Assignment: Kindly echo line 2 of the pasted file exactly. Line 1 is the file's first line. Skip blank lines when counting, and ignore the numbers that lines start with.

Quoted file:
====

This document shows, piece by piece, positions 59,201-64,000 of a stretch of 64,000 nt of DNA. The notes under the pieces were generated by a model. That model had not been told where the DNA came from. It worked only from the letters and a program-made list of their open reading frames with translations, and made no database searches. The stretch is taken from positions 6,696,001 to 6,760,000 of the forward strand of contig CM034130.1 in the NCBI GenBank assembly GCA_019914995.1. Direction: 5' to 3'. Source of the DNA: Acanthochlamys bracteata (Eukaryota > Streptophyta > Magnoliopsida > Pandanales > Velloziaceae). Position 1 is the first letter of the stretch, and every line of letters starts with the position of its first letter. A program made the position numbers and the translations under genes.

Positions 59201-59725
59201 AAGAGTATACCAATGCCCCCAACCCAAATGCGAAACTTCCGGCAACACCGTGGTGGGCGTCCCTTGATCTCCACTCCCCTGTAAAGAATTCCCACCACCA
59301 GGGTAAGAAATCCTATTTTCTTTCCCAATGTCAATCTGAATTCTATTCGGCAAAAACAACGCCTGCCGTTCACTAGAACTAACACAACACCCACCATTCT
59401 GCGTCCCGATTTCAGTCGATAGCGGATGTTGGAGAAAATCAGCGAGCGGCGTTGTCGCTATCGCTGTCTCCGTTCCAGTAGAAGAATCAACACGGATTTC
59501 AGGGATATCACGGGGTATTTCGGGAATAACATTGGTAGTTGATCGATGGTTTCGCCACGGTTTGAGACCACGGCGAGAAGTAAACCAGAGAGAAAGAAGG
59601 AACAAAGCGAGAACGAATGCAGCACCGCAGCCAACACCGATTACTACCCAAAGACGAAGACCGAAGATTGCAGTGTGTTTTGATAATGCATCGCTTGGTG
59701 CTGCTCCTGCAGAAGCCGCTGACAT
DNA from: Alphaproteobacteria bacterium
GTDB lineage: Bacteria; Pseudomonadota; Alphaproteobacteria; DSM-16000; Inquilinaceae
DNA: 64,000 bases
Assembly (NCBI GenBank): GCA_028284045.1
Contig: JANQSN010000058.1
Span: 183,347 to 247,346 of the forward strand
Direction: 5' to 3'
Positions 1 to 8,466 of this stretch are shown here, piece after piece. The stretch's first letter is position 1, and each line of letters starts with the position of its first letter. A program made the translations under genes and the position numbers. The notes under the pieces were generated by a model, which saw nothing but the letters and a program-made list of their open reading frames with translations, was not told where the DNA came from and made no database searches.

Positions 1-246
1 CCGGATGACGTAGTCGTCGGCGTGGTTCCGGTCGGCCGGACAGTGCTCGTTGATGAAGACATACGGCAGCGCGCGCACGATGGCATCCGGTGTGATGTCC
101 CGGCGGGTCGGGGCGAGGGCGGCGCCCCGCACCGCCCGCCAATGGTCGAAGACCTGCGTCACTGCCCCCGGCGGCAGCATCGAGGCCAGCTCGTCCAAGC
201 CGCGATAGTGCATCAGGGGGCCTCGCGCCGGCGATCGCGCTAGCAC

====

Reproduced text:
Positions 59201-59725